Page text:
The first striking thing was that when Willem and Marc asked who was using “Mock Objects” most everyone put their hand up (which was nice), but then only a handful also said they were thinking about Roles and Responsibilities when they did (which was frustrating). We first wrote up these ideas in our paper “Mock Roles Not Objects” and much of the difficulty we see people have with the technique of Mock Objects comes from focussing on classes rather than relationships.

As it happens, an example popped up in the rest of the session, which was run as a Coding Dojo. What was interesting to me was how the group managed to turn around its design ideas. Here’s what I can remember about how it worked out.

The domain was some kind of game, with a hero who moves around an environment slaying dragons and so forth. The first couple of stories were to do with displaying the current room, and then moving from one room to another. It was a little difficult getting started because the limitations of the event didn’t allow enough time to really drive the design from outer-level requirements, but the group managed to get started with something like:

describe Hero do
  it "should describe its surroundings" do
    hero =

    room.stub!(:description).and_return("a room with twisty passages")

    console.should_receive(:show).with("in a room with twisty passages")

The expectation here says that when looking, the hero should write a text describing the room to the console. This was a place to start, but it doesn’t look right. Why is a hero attached to a room? And hero.look(console) just doesn’t read well, it’s hard to tell what it means. The tensions became clearer with the next feature, which was to have the hero move from one room to another. If we write


how can we tell that this has worked? We could ask the hero to look() again, but that means making an extra call for testing, which is not related to the intent of the test. We could ask the hero what his current room is, but that’s starting to leak into Asking rather than Telling. There may be a need for the hero to hold on to his current location, but we haven’t seen it yet.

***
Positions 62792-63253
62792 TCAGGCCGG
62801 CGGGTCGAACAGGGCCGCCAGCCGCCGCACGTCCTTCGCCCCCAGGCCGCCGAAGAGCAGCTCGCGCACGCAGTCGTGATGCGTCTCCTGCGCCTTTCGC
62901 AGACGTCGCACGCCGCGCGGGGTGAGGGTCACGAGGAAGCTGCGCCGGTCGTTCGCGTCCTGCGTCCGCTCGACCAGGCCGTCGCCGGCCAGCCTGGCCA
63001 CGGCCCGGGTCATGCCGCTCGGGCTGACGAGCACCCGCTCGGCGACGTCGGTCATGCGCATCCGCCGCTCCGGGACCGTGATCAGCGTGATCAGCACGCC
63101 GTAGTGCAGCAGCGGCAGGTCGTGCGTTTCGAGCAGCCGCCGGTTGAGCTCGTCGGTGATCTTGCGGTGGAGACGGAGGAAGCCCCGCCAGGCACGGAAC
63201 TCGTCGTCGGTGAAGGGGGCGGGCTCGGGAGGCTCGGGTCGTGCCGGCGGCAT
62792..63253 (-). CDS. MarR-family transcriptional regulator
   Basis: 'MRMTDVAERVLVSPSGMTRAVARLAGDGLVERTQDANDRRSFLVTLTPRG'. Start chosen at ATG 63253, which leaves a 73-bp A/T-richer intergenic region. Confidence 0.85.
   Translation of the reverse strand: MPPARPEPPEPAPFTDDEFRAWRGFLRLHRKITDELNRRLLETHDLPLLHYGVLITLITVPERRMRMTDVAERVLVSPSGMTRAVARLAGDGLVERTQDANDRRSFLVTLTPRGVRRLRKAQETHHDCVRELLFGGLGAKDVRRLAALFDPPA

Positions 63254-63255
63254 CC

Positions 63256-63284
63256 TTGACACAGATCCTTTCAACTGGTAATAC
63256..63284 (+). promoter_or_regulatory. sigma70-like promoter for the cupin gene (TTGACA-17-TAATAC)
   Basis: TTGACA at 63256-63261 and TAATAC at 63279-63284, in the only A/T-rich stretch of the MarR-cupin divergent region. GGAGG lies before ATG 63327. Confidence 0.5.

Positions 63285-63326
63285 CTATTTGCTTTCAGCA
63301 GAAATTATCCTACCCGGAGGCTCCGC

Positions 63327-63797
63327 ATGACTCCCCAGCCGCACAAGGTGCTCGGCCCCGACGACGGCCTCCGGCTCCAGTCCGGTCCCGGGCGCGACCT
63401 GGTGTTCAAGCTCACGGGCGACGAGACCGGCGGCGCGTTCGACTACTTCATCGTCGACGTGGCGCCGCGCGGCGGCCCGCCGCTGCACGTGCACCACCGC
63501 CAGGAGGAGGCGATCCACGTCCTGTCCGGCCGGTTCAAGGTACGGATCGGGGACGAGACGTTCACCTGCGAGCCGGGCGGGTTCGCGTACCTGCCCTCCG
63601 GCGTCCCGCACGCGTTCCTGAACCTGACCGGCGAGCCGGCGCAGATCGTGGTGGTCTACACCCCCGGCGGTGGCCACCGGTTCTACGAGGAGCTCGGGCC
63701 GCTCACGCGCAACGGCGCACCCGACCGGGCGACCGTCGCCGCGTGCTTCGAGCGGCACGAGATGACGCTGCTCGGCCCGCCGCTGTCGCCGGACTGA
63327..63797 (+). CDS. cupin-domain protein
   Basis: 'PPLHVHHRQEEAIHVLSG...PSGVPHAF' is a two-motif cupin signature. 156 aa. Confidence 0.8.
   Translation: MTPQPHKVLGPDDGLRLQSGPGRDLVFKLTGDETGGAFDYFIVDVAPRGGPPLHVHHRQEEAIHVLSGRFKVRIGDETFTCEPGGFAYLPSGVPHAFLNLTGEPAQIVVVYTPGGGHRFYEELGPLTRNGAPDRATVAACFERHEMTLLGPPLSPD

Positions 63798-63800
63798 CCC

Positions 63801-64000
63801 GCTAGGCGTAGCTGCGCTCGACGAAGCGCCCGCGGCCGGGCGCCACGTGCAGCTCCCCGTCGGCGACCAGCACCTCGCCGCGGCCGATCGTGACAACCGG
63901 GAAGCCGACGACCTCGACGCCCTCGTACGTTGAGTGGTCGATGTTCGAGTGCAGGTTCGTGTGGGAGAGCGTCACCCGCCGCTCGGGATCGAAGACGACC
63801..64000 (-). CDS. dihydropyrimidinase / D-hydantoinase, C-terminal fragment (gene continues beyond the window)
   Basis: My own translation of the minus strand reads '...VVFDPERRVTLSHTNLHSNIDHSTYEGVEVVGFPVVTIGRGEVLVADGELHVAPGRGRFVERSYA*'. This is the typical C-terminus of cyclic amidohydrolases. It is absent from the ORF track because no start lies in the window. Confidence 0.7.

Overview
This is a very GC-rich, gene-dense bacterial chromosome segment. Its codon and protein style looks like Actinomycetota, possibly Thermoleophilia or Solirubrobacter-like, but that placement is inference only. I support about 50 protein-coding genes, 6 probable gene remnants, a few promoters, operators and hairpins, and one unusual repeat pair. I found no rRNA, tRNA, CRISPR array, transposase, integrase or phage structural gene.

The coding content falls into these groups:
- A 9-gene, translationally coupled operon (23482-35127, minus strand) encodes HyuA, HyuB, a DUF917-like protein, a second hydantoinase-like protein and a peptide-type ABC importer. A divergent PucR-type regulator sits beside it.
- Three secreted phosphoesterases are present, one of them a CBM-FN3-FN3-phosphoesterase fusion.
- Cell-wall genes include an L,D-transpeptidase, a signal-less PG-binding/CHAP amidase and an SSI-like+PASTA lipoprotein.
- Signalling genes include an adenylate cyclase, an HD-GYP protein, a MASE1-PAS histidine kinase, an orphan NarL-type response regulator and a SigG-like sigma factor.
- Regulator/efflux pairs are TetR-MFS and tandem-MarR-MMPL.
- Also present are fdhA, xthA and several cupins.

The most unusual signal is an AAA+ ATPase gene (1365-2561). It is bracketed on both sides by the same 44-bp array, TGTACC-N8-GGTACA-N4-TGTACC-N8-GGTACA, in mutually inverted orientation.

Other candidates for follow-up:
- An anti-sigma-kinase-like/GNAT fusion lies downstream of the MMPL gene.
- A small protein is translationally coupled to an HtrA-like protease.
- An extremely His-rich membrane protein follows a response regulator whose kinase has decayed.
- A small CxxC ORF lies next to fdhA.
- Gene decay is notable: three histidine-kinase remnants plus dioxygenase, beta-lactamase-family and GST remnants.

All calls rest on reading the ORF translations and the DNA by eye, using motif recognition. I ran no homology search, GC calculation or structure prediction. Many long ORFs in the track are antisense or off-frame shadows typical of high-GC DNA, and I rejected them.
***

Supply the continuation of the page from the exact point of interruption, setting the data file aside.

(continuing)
Suddenly, it became clear that the dependencies were wrong. We already have a feature that can be told about the hero’s situation, which we can build on. If the feature were to be told about what is happening to the hero, we could use that to detect the change in room. So, our example now becomes:

describe Hero do
  it "should move to a room" do
    hero =

    room.stub!(:description).and_return("a room with twisty passages")

    console.should_receive(:show).with("in a room with twisty passages")


That’s better, but it’s not finished. The term Console sounds like an implementation, not a role. Most of the sword-wielding adventurers that I know don’t know how to work a Console, but they’re quite happy to tell of their great deeds to, say, a Narrator (as David Peterson suggested). If we adjust our example we get.

describe Hero do
  it "should move to a room" do
    hero =

    room.stub!(:description).and_return("a room with twisty passages")

    narrator.should_receive(:says).with("in a room with twisty passages")


The whole example now reads as if it’s in the same domain, in the language of a D&D game. It doesn’t refer to implementation details such as a Console—we might see that code when we get to the detailed implementation of a Narrator. Obviously, there’s a lot more we could do, for a start I’d like to see more structured messages between Hero and Narrator, but the session ran out of time at about this point.